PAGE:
This essay presents an interpretation of the historical development of criminology in Britain. Any such history is inevitably a contentious undertaking, entailing theoretical choices and rhetorical purposes as well as the selection and arrangement of historical materials. Whether they acknowledge it or not, histories of the discipline necessarily come up against fundamental issues What is criminology? What are its central features? How are its conceptual and historical boundaries identified? In what institutional, political or cultural contexts should it be situated? It may therefore be useful to begin by outlining some of the theoretical assumptions which underpin the interpretation offered here. I take criminology to be a specific genre of discourse and inquiry about crimea genre which has developed in the modern period and which can be distinguished from other ways of talking and thinking about criminal conduct. Thus, for example, its claim to be an empirically grounded, scientific undertaking sets it apart from moral and legal discourses, while its focus upon crime differentiates it from other social scientific genres, such as the sociology of deviance and control, whose objects of study are broader and not defined by the criminal law. Since the middle years of this century, criminology has also been increasingly marked off from other discourses by the trappings of a distinctive disciplinary identity, with its own journals, professional associations, professorships and institutes. One of the central concerns of this essay will be to try to explain how such a discipline came to exist as an accredited specialism, supported by universities and governments alike. My broad historical argument will be that modern criminology grew out of the convergence of two quite separate enterprisesthe governmental project and the Lombrosian projectwhich together provided a social and an intellectual rationale for the subject. By talking about a governmental project 1 mean to refer to the long series of empirical inquiries, which, since the eighteenth century, have sought to enhance the efficient and equitable administration of justice by charting the patterns of crime and monitoring the practice of police and prisons. This tradition of inquiry was eventually to become a major part of the criminological enterprise and to provide criminology with its central claim to social utility. The Lombrosian project, in contrast, refers to a form of inquiry which aims to develop an aetiological, explanatory science, based on the premise that criminals can somehow be scientifically differentiated from non-criminals. Although each of these projects has undergone important revisions during the twentieth century, and the situation of criminology has been significantly altered by its entry into the universities, I will suggest that the discipline continues to be structured by the sometimes competing, sometimes converging, claims of these two programmes. One pole of the discipline pulls its members towards an ambitious (and have argued elsewhereGarland 1985deeply flawed) theoretical project seeking to build a science of causes. The other exerts the force of a more pragmatic, policy-orientated, administrative project, seeking to use science in the service of management and control. Criminologists have sometimes sought to overcome this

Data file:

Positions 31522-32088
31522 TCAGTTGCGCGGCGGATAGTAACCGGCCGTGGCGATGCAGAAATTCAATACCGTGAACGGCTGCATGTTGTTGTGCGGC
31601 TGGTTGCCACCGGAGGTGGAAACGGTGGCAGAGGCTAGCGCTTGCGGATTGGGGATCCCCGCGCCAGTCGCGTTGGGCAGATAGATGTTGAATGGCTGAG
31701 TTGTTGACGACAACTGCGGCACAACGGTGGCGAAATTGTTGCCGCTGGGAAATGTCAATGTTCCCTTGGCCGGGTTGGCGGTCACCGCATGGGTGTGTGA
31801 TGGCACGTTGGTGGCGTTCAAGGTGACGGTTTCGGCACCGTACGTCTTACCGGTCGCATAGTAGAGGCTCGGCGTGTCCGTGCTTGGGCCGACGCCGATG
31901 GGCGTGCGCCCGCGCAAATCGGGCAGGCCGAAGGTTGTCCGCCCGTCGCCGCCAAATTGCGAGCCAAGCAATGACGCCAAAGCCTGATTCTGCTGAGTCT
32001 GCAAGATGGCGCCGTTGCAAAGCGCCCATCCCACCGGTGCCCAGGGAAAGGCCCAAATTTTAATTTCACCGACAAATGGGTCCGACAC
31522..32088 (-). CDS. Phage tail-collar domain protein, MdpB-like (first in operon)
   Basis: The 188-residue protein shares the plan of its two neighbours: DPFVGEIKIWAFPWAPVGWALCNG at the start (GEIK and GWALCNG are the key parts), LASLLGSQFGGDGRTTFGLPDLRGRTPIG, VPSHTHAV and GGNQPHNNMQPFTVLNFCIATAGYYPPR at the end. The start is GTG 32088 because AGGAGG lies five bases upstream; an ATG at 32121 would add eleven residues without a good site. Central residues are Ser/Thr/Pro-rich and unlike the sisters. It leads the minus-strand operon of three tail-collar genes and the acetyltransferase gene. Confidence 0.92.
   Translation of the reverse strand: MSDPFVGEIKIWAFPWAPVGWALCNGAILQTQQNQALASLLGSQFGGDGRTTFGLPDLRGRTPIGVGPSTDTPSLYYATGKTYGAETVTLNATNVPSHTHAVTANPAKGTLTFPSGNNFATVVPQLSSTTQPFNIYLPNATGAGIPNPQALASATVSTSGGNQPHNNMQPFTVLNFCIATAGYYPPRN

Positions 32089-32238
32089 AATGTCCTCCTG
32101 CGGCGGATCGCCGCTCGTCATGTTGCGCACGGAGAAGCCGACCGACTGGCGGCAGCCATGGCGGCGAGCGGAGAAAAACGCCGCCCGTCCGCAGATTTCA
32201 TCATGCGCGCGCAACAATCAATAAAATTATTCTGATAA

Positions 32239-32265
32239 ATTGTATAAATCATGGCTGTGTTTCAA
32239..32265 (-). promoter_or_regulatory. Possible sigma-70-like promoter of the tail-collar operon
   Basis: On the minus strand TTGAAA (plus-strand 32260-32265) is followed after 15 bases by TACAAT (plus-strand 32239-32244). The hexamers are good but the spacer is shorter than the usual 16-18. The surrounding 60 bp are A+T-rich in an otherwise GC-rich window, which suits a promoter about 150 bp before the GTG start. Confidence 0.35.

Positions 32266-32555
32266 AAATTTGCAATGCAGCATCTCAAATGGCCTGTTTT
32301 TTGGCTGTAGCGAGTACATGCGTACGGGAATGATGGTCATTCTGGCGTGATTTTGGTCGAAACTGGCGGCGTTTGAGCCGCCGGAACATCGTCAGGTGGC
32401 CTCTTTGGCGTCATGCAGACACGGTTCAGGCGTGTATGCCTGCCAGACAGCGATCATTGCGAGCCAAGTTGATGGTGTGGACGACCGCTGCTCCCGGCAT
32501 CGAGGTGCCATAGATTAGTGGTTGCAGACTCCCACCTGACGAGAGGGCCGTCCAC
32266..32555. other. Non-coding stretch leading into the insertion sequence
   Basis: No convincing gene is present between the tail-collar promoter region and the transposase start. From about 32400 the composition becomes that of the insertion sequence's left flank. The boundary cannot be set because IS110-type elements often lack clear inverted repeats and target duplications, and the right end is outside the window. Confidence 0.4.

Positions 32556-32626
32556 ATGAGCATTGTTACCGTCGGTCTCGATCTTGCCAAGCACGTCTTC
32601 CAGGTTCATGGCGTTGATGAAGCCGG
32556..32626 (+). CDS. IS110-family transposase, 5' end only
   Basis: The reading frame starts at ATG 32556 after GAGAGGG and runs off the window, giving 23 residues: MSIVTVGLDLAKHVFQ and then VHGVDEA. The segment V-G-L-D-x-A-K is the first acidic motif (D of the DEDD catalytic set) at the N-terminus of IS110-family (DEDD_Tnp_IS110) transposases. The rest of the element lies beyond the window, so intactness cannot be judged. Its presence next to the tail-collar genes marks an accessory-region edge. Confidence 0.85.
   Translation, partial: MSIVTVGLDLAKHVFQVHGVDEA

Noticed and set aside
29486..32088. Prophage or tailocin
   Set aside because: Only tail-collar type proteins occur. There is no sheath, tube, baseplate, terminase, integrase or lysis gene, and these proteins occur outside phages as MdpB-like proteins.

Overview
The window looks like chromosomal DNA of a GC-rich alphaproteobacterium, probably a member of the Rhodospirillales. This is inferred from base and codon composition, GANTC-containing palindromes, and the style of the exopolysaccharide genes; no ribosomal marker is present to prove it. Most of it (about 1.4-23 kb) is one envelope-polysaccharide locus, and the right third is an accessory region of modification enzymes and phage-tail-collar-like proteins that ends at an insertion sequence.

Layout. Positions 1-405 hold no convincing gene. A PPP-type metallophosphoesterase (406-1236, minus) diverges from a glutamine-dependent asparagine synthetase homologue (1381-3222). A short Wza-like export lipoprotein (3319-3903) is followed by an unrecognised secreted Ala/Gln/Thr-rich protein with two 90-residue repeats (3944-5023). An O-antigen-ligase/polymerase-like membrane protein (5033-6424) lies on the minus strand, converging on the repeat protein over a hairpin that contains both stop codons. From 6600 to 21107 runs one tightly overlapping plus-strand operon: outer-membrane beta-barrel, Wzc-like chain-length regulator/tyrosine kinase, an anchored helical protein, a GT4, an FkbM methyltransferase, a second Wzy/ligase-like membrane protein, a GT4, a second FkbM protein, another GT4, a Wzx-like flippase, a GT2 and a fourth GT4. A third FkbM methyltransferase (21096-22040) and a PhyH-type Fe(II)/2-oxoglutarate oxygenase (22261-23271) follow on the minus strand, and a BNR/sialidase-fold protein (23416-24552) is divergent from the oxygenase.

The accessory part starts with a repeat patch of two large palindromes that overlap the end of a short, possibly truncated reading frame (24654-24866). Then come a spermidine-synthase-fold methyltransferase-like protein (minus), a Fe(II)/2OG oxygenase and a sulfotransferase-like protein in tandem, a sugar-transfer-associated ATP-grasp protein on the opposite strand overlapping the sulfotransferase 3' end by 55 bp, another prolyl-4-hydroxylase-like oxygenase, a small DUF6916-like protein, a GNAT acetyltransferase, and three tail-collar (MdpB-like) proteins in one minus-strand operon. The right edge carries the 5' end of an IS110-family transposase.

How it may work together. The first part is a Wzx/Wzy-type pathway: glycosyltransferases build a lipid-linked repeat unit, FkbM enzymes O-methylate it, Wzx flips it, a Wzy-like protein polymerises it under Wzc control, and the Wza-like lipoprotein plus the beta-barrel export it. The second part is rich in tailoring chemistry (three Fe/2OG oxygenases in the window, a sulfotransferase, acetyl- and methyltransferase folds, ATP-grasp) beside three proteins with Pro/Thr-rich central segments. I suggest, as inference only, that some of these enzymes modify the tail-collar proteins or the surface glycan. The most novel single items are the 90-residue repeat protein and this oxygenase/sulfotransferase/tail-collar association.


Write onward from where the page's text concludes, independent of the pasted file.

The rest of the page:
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tension by rejecting one project in favour of the other either giving up the search for causes in favour of a direct policy orientation, or else disengaging from governmental concerns in the name of a pure (or a critical) science. However, the combination of the two seems essential to criminologys claim to be sufficiently useful and sufficiently scientific to merit the status of an accredited, state-sponsored, academic discipline. The coming together of these two projects was by no means inevitable. The historical record suggests that it took several decades for officials to accept that the Lombrosian search for the causes of crime had any relevance to their administrative tasks, and, in fact, Lombrosos criminology had to be extensively modified before it could be of service to policy-makers and state authorities. Beyond that, the very idea of a science devoted to the criminal seems in retrospect to have been something of an historical accident, originally prompted by a claim that was quickly discredited: namely, that the criminal type was an identifiable anthropological entity. Were it not for the contingency of that intellectual event there might never have been any distinctive criminological science or any independent discipline. As an historical counter-factual, it is perfectly plausible to imagine that crime and criminals could have remained integral concerns of mainstream sociology and psychiatry and that criminological research undertaken for government purposes could have developed without the need of a university specialism of that name. If this is so, and criminology has a contingent rather than a necessary place in the halls of science, then its history becomes all the more relevant to an understanding of the discipline. In the light of the assumptions and arguments I have outlined here, history becomes essential to an understanding of the modern criminological enterprise. If we are to understand the central topics which criminology has marked out as its own, if we are to understand the disciplines relation to institutional practices and concerns, if we are to understand some of the key terms and conceptions which structure the discourse, then we will have to ask genealogical questions about the constitution of this science and examine the historical processes which led to the emergence of an accredited disciplinary specialism. Moreover, the kind of historical inquiry required is one which is sensitive to context and contingency, and to the relation between intellectual developments and the social practices out of which they emerge. If my claim is correct, and criminology is a product of the convergence of certain ideas and interests, in a particular institutional context, then its history cannot be treated, as it so often is, as the gradual unfolding of a science which was always destined to appear. Such is the prevalence of this kind of history that it may be worth discussing the shortcomings of received accounts, before going on to sketch an alternative approach.